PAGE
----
Operation Bon d’Achat

La Rochefoucauld’s Mairie invested in local businesses this summer when it gave 15€ gift vouchers to each household to use locally before the end of October. The uptake was high and restaurants and shops quickly benefited from the exercise. Perhaps recent events will encourage us all to support our local businesses to ensure they are there when we need them most.

World’s End Lighthouse

20 years ago, André Bronner and his friends finished building the replica of the Phare du Bout du Monde just 400 metres off the Plage de Minimes at La Rochelle. A homage to the lighthouse off Patagonia made famous by Jules Verne, Bronner’s dream was to have two identical lighthouses on either side of the Atlantic. First the Patagonian one was renovated and then the dream to have an identical one in La Rochelle began to take shape. For many years, boats had run aground at the Pointe des Minimes, just outside the port, which was marked only with a white pole, so Michel Crépeau, at the time the Maire of La Rochelle, readily agreed to the lighthouse plan. To celebrate the structure’s 20th anniversary, volunteers with the Association Le Phare du Bout du Monde have been spending 24 hours as lighthouse guardians in the unusual wooden creation on stilts. With eighty volunteers still on the waiting list, though, all the spots are filled but the association is seeking support to republish the book of the lighthouses’ remarkable histories.

© Victoria Jackson

Channel Hopping

The tourism board for Les Charentes has published its first review of the summer season. It is no surprise that the start of the season was hit hard by COVID but the impact of the virus diminished later in the season. The lost months of April to June cannot be made up but July showed an increase in visitors, mainly from France, and was only 5% down on last year, while August showed an increase of 5% over 2019. Overall foreign visitors were down by nearly a third, although Belgian visitors grew. The UK quarantine resulted in a 45% decrease in British visitors when it was announced mid-August. Unsurprisingly, inland sites showed stronger growth than coastal, and outdoor activities in general were preferred. And for the future? The outlook is mixed. Last minute bookings are expected to remain popular but group activities for schools and businesses remain weak with many being pushed back to 2021. The extension of the ban on gatherings of over 5,000 people has been extended to the end of October which has meant that cancellation of events such as Le Grand Pavois at La Rochelle and the Circuit des Remparts at Angoulême will impact the September figures, although this was balanced by La Tour de France arriving. Eyes are now focused on the all-important Toussaint break.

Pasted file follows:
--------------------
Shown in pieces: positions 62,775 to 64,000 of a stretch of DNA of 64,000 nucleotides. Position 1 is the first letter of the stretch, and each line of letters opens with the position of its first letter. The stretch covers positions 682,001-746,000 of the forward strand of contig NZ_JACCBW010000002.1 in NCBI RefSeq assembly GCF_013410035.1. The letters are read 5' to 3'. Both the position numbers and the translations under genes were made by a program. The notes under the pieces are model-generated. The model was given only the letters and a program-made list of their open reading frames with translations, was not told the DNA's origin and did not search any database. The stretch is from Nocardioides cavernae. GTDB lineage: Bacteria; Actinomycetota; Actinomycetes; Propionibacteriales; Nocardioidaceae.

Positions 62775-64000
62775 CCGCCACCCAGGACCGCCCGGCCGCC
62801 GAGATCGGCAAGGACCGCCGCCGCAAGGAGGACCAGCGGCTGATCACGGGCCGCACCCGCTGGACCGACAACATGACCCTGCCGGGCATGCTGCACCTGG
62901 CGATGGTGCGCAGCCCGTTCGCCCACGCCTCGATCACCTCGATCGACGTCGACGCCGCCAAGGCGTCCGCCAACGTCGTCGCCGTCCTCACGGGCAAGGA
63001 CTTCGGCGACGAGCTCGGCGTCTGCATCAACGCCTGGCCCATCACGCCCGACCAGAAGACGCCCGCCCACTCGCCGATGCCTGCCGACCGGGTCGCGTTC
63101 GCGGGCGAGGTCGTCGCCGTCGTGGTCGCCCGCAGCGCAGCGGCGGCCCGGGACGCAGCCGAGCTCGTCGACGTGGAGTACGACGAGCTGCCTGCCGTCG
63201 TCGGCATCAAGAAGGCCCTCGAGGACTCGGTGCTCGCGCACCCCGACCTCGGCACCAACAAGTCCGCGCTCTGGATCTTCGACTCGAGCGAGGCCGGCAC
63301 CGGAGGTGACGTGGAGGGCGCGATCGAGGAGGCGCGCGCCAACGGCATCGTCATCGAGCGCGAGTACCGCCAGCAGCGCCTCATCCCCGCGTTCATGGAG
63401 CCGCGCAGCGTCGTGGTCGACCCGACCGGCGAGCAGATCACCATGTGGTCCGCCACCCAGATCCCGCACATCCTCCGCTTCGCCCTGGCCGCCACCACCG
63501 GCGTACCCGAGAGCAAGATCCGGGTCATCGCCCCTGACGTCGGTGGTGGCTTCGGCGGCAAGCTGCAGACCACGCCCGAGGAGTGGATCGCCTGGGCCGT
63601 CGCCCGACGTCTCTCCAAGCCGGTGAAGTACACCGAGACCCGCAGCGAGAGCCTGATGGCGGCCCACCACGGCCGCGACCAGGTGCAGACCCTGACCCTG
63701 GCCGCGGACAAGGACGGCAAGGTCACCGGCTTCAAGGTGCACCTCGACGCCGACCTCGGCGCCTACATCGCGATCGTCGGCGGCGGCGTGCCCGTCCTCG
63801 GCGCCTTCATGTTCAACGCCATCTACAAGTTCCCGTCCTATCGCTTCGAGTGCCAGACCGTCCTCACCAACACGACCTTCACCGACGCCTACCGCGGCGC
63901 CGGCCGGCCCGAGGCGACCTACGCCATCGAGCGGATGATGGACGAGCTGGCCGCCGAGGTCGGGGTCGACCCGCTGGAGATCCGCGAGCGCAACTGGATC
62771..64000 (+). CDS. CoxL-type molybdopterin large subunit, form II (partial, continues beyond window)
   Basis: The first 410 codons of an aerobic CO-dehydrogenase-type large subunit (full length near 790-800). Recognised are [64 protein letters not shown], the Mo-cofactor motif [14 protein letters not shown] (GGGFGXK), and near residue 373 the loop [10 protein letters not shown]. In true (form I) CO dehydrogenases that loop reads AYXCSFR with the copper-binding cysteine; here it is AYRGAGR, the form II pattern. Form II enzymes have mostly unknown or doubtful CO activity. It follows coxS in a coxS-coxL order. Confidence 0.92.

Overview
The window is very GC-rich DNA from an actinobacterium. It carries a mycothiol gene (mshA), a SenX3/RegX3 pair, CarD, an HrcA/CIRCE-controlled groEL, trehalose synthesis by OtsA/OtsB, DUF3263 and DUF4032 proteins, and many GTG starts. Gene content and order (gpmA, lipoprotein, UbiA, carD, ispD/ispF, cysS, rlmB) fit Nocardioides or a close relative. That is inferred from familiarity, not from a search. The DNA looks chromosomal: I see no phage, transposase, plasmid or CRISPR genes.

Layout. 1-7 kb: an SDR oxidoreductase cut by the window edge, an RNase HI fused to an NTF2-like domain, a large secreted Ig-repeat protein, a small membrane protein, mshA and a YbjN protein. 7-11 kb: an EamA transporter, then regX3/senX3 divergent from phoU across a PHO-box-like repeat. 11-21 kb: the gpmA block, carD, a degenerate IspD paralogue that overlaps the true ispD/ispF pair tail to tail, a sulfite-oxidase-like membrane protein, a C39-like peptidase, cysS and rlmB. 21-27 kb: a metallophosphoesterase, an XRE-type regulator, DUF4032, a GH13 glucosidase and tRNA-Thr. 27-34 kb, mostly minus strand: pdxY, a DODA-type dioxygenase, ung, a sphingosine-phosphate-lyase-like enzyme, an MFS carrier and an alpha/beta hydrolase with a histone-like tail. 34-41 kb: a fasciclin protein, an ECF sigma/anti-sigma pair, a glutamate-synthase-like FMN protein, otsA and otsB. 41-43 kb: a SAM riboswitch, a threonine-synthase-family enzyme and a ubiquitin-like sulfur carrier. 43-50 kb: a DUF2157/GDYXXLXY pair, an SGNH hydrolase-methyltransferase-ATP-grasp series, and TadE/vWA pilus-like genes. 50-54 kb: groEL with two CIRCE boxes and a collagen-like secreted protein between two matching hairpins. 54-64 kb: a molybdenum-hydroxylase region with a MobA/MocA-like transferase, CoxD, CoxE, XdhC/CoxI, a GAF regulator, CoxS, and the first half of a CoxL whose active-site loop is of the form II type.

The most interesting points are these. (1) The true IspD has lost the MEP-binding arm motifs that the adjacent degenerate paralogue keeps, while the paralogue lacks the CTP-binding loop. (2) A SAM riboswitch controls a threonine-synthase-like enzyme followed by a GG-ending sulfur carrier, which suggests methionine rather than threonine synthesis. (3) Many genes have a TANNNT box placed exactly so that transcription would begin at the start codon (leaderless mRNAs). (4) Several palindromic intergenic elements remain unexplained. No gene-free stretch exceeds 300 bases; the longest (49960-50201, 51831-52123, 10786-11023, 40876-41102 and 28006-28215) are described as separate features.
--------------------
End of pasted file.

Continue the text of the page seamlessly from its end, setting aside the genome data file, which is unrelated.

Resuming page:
News from around the region...

Until recently, the intensely turquoise lakes at Guizengeard in south Charente were known only to locals and regular visitors. Previously a kaolinite (the white clay used to make porcelain) quarry which was active until as recently as 2013, rain water has since filled the sites creating the two lakes that are visible today. The Grand Bois de Marais is darker in colour and is now home to wildlife including beavers and otters while the more acidic Guêpiers lake has no aquatic life. This means that it has no suspended matter to absorb light resulting in the lake changing colour from turquoise to azure blue depending upon atmospheric conditions. To preserve their fragile ecosystems, swimming is banned but their colour makes them an appealing photo spot with the hashtag #lacdeGuizengeard becoming popular on Instagram. Only an hour from Bordeaux and Angoulême, the big question is whether this increase in visitors will boost the local economy without harming these protected natural sites.